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Sony or Sigma lens

Discussion in 'Sony Chat' started by papapino, Feb 17, 2009.

  1. papapino

    papapino Member

    Hello guys, I have just joined the forum. Can anyone help me? I have just bought the A200K camera and I am looking for a new lens as the kit lens is not sufficient for my needs. I have found two that interest me, the Sony Alpha 75-30mm F4.5.6 and the Sigma AF70-300mm F4.5.6 DG Macro. The price difference between these two lenses is minimal. Would anyone know which one is the best or if there is another one that they would recommend. Being new to DSLR photgraphy I am not sure which one would be best. Thank you
  2. Roger_Provins

    Roger_Provins Well-Known Member

    Hi and welcome to the forum :)

    I've never owned either of the lenses you mention but if you look <here> you'll find a massive database with user reviews of just about every AF Minolta/Sony lens ever made.

    Should totally confuse you if nothing else :)
  3. papapino

    papapino Member

    thanks for your help. pino
  4. DaveG40

    DaveG40 Well-Known Member

    I did use to own the normal Sigma 70-300 lens and now have the Apo Version,if you intend to go for the Sigma, spend a little extra and get the Apo version, both lenses are good but the Apo version is worth the extra.

    Dyxum's a very good "user" based review source, and this web site is my favourite when it comes to professional lens reviews;


    Another worthy contender is the Tamron 55-200.

    2nd hand wise the Minolta Beercan is highly sought after on ebay, the downside is that they command a high premium for an aged lens & coming from ebay you cannot gurantee the lenses condition until it's in your hands.
  5. Dorset_Mike

    Dorset_Mike Grumpy Old Fart

    I'd go for the Tamron 70-300 f4-5.6, cheaper than the Sony or Sigma, has 1:2 macro.

    I've been put off Sigma lenses after reports of some Sony DSLRs stripping the AF gears and quite a few quality control issues on image quality, you either get a good one or a lemon, admittedly you always hear more about the duds, but any dud is one too many given the price we pay and the fact that it should not be difficult to eliminate such errors.
  6. papapino

    papapino Member

    mike thanks for your recommendation. cheers
  7. Mojo_66

    Mojo_66 Well-Known Member

    The Sigma 70-300 APO lens is a great lens for the price. I liked mine so much I bought it twice. :D It gives 1:2 macro used as it is or you can get a little Sigma screw in filter that will give you 1:1. It is quite big though compared to some.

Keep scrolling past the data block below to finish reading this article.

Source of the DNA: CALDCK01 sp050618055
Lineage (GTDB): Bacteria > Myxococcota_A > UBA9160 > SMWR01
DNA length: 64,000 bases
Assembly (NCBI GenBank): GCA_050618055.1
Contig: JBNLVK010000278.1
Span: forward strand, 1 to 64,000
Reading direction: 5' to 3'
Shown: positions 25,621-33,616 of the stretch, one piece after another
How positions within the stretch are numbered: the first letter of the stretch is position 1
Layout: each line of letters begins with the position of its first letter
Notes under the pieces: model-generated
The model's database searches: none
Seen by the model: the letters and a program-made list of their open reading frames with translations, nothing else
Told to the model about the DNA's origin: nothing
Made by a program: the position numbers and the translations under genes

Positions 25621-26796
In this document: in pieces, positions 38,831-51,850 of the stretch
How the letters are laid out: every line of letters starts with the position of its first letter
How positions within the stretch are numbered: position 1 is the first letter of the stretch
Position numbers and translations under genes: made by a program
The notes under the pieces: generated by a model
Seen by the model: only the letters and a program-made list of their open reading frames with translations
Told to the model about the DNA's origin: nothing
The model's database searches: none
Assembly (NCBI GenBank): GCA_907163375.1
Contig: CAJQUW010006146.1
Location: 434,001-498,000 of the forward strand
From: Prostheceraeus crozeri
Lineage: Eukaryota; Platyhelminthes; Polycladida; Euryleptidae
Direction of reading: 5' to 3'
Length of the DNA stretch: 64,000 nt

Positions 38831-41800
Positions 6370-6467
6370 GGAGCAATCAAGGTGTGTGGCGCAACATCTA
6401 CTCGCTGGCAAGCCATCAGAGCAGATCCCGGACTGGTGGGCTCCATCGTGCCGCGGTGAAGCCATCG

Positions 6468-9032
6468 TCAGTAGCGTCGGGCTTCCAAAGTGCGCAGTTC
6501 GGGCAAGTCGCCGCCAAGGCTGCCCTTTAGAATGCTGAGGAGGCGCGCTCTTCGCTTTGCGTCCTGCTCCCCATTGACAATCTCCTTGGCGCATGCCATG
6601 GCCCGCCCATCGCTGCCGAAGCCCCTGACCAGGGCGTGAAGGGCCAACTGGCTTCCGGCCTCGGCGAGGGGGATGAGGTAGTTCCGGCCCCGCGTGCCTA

8. papapino

    papapino Member

    To Mojo,
    Thank you for your comments regarding the Sigma 70-300mm lens. One of the reviews I read said that there was a problem with the macro switch. I quote the review 'A major niggle I had was that the macro switch would get stuck once engaged, and then the lens barrel would not go back to its original size. This means you need to switch back to manual focus, readjust the lens extension, and then you will be able to fit the lens back to its original compact size. This is a widespread issue as far as I'm aware, so I'll have to knock points off for that' Could you please let me know if this problem has been resolved. Thanks
  9. Andytw

    Andytw Well-Known Member

    The macro switch getting stuck is due to the way the macro feature works on this Sigma lens.
    The macro option is only available within the 200-300mm zoom range (outside that the switch doesn't work).
    When you engage the macro mode the switch does the following two things:

    1) Lock the zoom ring within the 200-300mm range.

    2) Allows an additional quarter turn (approx) on the focus ring which is not available in the normal focusing mode.

    You can only disengage the macro mode (engage normal mode) if the lense is inside it's normal focus range, but not when it's in the additional macro focus range.

    When using auto focus I've found that the easiest way to release the macro switch is to point the camera at a distant object which usually causes it to refocus within the normal range allowing the switch to be moved.